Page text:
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Court sides with ACLU in Oregon no-fly list lawsuit

On Behalf of | Sep 6, 2013 | Civil Litigation |

A U.S. District judge in Oregon shot down the government’s argument that individuals who have been placed on the no-fly list maintain all their rights and can travel by other means, instead siding with the American Civil Liberties Union and the 13 individuals it represents. The ACLU filed the lawsuit on behalf of those individuals, arguing that the government’s current policy violates their rights to due process.

The judge found that the right to travel by air is constitutionally protected for individuals listed on the no-fly list, arguing that forcing them to travel long distances in other ways fails to take into account “the realities of our modern world.” She requested that the government more fully explain how it determines who goes on the list so she can ensure that the plaintiffs’ right to due process is not infringed upon.

An attorney with the ACLU says he is pleased with the results of the civil litigation, asserting that the case proves that the government deprives them of their liberties, damages their reputations by labeling them as potential terrorists and making it nearly impossible for them to free themselves of suspicion. He added that he believes the judge will again side with the plaintiffs upon receiving additional information from the government, noting that the government has yet to offer any explanation as to why individual citizens appear on the no-fly list.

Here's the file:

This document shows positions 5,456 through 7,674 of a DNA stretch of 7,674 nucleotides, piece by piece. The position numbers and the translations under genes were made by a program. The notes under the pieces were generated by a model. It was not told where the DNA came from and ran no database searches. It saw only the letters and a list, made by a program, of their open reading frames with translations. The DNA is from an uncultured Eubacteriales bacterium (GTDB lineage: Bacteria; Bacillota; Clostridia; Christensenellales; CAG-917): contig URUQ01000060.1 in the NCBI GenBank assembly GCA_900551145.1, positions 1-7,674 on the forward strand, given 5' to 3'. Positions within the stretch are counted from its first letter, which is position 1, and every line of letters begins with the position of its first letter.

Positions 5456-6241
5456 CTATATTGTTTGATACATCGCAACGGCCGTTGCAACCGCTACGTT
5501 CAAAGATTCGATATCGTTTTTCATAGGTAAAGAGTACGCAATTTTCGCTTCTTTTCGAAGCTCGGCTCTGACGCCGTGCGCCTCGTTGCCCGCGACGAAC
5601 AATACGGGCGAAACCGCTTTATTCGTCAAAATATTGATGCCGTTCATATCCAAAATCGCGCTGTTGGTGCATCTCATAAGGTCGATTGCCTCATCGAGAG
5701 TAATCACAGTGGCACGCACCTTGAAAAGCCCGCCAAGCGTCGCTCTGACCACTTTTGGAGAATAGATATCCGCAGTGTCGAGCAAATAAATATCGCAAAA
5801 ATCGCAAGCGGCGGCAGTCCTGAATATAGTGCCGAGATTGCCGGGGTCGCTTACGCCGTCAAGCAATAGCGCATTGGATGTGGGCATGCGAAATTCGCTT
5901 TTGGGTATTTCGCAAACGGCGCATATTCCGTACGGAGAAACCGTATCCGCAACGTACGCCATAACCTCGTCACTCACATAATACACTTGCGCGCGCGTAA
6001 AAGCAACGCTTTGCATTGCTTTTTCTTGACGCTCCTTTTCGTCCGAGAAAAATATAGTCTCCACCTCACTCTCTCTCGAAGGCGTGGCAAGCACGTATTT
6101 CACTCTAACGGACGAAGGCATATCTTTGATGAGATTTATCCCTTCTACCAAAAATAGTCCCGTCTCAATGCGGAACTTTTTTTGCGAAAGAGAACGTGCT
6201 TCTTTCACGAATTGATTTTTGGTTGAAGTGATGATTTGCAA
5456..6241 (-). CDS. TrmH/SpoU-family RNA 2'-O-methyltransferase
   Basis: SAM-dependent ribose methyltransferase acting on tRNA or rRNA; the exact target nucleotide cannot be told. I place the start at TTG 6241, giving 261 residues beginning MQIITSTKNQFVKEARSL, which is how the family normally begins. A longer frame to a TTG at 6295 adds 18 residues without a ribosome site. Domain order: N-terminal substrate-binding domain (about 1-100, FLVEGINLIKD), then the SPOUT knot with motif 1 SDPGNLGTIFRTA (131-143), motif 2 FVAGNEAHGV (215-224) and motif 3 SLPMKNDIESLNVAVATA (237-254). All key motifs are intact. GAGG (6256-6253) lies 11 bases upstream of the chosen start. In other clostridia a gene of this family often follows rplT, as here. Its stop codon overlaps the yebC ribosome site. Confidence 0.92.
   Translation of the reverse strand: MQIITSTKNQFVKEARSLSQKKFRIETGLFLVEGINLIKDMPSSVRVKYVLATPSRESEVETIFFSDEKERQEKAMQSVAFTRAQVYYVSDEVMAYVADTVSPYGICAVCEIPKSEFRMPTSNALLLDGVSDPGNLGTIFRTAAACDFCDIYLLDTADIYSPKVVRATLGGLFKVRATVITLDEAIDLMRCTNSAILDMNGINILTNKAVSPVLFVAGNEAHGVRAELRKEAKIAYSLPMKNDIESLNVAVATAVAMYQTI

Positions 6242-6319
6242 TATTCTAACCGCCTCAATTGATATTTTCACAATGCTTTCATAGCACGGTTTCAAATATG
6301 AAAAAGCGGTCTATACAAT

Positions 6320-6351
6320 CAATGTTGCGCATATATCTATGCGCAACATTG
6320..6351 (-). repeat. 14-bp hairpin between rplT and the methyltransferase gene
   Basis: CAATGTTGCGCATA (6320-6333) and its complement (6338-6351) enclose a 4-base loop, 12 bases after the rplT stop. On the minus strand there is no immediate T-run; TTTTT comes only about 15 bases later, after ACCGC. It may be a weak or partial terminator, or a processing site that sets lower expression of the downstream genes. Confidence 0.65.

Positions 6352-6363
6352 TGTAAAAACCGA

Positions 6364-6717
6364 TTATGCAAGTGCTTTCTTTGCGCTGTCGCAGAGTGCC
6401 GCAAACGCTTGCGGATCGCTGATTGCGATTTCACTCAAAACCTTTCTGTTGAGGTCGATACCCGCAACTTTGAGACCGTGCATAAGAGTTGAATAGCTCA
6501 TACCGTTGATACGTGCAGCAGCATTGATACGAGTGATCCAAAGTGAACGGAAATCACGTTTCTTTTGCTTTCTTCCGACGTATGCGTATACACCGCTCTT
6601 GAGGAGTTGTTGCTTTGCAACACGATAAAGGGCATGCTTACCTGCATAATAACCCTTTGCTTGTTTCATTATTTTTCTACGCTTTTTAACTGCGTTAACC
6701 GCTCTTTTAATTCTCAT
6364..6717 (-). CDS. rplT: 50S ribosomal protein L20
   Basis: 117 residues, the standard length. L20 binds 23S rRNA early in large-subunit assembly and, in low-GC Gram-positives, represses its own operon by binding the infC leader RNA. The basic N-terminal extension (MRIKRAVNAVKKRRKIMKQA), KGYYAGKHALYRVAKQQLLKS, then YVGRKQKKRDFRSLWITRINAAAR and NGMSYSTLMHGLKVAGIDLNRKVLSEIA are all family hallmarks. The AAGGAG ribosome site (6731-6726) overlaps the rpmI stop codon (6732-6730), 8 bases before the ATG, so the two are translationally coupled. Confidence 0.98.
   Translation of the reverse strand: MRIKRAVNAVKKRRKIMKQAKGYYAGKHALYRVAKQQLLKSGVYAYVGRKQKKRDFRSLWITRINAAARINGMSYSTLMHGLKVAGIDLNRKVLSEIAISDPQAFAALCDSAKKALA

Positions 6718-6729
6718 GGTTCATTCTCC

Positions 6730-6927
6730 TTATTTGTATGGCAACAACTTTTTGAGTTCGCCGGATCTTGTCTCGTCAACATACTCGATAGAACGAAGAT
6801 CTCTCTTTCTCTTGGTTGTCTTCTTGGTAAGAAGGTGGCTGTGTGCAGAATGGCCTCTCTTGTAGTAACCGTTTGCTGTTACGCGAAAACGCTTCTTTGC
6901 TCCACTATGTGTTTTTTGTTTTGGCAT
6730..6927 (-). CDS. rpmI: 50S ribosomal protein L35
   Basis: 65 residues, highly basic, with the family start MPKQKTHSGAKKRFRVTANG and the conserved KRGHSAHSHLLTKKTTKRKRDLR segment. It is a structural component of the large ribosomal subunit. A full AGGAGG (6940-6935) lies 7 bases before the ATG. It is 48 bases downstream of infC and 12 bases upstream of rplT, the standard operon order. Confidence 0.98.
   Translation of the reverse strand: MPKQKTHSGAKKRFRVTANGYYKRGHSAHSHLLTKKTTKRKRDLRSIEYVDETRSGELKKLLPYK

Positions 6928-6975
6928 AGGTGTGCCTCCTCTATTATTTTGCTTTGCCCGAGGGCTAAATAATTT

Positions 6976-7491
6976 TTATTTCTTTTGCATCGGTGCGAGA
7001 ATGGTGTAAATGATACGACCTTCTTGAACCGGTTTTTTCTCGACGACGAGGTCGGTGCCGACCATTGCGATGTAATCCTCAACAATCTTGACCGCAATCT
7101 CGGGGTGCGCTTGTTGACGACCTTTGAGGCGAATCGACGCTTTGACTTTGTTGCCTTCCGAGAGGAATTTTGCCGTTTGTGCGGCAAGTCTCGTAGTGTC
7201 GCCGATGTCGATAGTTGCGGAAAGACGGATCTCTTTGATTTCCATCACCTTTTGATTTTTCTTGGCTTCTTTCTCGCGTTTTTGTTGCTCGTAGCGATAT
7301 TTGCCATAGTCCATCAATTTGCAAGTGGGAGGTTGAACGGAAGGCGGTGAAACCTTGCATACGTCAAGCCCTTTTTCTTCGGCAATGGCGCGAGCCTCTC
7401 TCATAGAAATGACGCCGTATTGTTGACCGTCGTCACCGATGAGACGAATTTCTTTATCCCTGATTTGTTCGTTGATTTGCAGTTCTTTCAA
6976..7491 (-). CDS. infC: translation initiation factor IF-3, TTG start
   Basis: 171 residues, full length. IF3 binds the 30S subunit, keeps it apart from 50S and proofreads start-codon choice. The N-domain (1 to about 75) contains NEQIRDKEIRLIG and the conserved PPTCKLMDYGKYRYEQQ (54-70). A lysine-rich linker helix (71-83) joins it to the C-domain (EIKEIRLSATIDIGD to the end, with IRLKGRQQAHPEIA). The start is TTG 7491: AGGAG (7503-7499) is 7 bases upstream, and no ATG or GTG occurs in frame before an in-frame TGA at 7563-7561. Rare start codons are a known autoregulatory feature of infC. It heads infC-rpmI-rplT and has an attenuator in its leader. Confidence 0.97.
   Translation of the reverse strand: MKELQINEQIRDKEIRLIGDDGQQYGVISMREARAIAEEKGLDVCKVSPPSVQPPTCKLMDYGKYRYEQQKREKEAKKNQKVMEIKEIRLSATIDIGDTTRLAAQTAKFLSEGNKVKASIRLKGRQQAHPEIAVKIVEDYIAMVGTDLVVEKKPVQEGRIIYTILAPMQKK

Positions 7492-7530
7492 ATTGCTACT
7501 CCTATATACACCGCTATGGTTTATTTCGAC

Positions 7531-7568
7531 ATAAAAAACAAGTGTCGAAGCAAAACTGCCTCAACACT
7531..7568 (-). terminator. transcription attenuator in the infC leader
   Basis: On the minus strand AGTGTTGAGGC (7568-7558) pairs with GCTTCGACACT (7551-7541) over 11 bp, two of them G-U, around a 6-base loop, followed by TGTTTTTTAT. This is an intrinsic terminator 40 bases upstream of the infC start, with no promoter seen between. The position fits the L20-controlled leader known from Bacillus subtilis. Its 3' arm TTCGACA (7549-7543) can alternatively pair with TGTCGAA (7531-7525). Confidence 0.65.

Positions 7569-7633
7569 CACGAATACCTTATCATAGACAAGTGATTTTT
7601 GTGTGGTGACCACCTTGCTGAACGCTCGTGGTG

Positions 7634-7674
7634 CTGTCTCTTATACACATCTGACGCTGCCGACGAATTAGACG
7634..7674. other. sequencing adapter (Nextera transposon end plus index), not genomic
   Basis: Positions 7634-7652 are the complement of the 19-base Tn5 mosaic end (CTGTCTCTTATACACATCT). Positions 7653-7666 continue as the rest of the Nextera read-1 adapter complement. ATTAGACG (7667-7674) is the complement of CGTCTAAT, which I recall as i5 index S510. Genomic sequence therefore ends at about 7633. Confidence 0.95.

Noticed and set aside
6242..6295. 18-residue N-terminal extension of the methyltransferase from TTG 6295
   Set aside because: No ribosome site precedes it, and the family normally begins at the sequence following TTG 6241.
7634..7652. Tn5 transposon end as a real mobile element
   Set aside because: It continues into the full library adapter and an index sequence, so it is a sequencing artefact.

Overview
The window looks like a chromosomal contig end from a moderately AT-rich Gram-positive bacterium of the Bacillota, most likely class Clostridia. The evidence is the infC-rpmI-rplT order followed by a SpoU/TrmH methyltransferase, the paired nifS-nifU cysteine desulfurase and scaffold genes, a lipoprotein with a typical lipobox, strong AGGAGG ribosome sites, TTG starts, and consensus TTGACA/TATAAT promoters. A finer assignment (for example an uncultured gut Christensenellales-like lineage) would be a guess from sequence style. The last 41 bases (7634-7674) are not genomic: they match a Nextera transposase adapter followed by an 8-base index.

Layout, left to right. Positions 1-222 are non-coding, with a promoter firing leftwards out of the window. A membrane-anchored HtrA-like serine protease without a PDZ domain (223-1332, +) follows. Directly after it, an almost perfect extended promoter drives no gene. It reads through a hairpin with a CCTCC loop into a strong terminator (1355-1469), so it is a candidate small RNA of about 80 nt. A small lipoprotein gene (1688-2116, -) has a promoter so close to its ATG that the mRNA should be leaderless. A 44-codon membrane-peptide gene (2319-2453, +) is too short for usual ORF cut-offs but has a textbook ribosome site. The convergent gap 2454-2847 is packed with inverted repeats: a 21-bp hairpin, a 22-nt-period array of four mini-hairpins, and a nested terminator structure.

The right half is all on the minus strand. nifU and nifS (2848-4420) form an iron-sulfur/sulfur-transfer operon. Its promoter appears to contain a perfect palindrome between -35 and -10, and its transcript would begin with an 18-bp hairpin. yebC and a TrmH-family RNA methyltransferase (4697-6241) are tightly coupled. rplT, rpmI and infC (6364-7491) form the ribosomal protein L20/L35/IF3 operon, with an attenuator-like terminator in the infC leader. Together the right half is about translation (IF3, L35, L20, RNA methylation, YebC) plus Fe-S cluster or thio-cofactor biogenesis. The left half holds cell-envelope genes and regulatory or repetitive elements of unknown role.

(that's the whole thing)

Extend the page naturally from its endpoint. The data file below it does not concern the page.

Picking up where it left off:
Currently, individuals who have been banned from flying can visit the Department of Homeland Security’s website and fill out an online form to request the government to reconsider their status. If they remain on the no-fly list, they can ask for their case to be heard by a judge. However, this process does not involve a hearing where both sides are allowed to present evidence, but rather a judicial review.

The civil court system allows Oregon residents to take legal action against the government when they believe their rights have been curtailed or violated. Likewise, the appeals process lets such individuals challenge results of cases they believe to be unfair.

Source: ABC News, “Plaintiffs Win Round in Oregon No-Fly Suit” Steven Dubois, Aug. 29, 2013

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